“If I bought everything new,” Mock said, “I’d only be able to put up three houses, instead of 10.” Over the years Mock has sourced his used houses and equipment from sellers in a number of states, including North Carolina, Kentucky, Virginia, Iowa, Pennsylvania and West Virginia.
“I compare it to any other type of agricultural or horticultural operation. If you were starting out, would you buy everything brand new?” he asked. “A new tractor, a new corn chopper, a new mulch layer?” Mock has been planning the current expansion for a couple of years. After arranging financing, he broke ground for the 10 houses this past summer.
Because, as with most of the terrain here in West Virginia, his farm doesn’t have much continuous flat land, Mock started with intensive excavation and site work, to make a level spot for his new production center.
Six of the greenhouses are already erected, with one having just been brought into production. Mock will bring the other houses into production this winter, helping to meet the demand he has for his produce. They will use a NFT channel grow system. The others, which Mock expects to finish sometime next year, will use a raft design.
The 10 greenhouses will be located adjacent to each other. Some of Mock’s initial 20 greenhouses are side-by-side, but altogether they form a number of pods.
The layout of his first greenhouses — dispersed in pods — reflects both the pace of the initial expansion (steady, regular, a few houses each year) as well the nature of farm’s landscape (rolling).
Produce from the first 20 greenhouses are transported to a central storage and cooling center. Transit time to them from the greenhouses is not extreme, but when you add up every trip, it does take time. Improving the efficiency of the packing process is something that Mock has built into the design of his newest greenhouses. He’s put concrete in the first of his newest NFT channel houses, with the plan to take the channels to the back of the house by cart for packing. (In the existing houses, packing is done aside the channels, on collapsible folding tables).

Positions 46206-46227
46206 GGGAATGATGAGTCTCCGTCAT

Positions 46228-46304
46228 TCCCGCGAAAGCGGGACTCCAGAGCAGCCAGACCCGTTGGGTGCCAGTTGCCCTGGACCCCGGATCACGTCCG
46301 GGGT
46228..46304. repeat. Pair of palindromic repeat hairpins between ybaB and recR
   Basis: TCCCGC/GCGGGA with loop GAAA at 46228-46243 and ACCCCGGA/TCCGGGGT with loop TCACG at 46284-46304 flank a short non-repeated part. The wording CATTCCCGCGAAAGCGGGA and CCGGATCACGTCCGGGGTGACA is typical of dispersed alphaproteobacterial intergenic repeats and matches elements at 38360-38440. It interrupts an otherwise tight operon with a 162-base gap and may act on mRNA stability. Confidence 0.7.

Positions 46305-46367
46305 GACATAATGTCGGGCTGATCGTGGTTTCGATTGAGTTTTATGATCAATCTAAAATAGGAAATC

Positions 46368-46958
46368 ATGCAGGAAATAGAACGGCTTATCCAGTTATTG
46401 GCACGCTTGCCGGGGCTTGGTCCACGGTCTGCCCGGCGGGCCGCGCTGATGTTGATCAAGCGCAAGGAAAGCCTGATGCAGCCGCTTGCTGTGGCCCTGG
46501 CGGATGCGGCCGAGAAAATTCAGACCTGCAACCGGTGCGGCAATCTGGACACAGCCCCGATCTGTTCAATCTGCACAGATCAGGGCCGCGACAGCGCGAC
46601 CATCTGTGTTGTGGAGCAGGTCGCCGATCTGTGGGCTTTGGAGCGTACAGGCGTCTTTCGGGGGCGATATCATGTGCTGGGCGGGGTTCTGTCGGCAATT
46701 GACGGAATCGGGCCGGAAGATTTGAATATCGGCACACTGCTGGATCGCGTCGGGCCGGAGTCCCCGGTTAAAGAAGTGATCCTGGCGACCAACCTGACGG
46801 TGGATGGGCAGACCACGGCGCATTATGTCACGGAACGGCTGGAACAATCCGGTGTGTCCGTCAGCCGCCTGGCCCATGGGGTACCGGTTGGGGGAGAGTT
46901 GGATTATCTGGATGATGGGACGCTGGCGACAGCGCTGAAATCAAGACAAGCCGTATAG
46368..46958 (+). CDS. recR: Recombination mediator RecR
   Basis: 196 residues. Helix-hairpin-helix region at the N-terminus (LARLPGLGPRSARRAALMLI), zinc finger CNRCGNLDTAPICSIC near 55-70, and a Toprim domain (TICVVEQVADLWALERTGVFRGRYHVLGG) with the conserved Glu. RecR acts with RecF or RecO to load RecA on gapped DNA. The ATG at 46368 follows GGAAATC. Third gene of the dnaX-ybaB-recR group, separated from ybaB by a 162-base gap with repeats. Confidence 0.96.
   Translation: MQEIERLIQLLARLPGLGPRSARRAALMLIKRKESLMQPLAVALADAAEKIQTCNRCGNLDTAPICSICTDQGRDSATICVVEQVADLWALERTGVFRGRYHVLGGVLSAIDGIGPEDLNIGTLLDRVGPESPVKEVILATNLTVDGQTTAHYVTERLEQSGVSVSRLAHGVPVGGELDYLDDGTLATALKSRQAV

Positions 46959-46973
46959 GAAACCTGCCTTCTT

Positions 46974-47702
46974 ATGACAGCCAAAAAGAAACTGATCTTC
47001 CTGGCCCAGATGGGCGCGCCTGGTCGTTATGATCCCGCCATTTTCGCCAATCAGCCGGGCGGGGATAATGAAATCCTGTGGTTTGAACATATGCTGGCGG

As pallets get full, they will be moved to a cooler being built on the front side of the new 10 greenhouse production center. (The cooler was bought used, from a former beer distributorship.)
Mock grows six types of lettuce, including red butter, red oak leaf and green oak leaf, as well as cilantro, basil, watercress, dandelion greens, cucumbers and tomatoes. Production is about 40 percent tomatoes, 60 percent leafy greens. About 80 percent of the produce is sold wholesale. The remainder is sold at farmers markets. During the height of summer, Mock sells at six different markets. He’s also looking to sell to local school systems.
There’s also a half-acre of outdoor field grown production, where Mock grows red and green bell peppers, pickling cucumbers and green and yellow beans. He also grows ginger.
Originally from Pennsylvania, where he grew up in a family horticulture business, Mock still grows Christmas trees in the Keystone State. He likes hydroponics because it provides year-round income and utilizes year-round staffing. He currently has four full-time employees, as well as up to another dozen seasonally. “We take great pride in being a family operation,” he said.
Mock attributes some of his sustained success to the fact that he’s kept his capital expenses down by purchasing pre-owned houses and equipment. “I’d love to have everything brand new,” he said. “But you’re still running a business. I wouldn’t be where I’m at if I bought everything brand new.”
When it comes to considering used equipment, Mock advises growers to look outside the agriculture and horticulture industries. For example, he bought some grow trays made from two-inch by 12 foot PVC drain pipe from a school, which was jettisoning its hydroponic program, he says it’s been his best dollar-for-dollar investment. “You’ve got to keep your eyes open,” he said. Those who are watching what Mock has been able to accomplish the past 10 years here can only appreciate his accomplishments.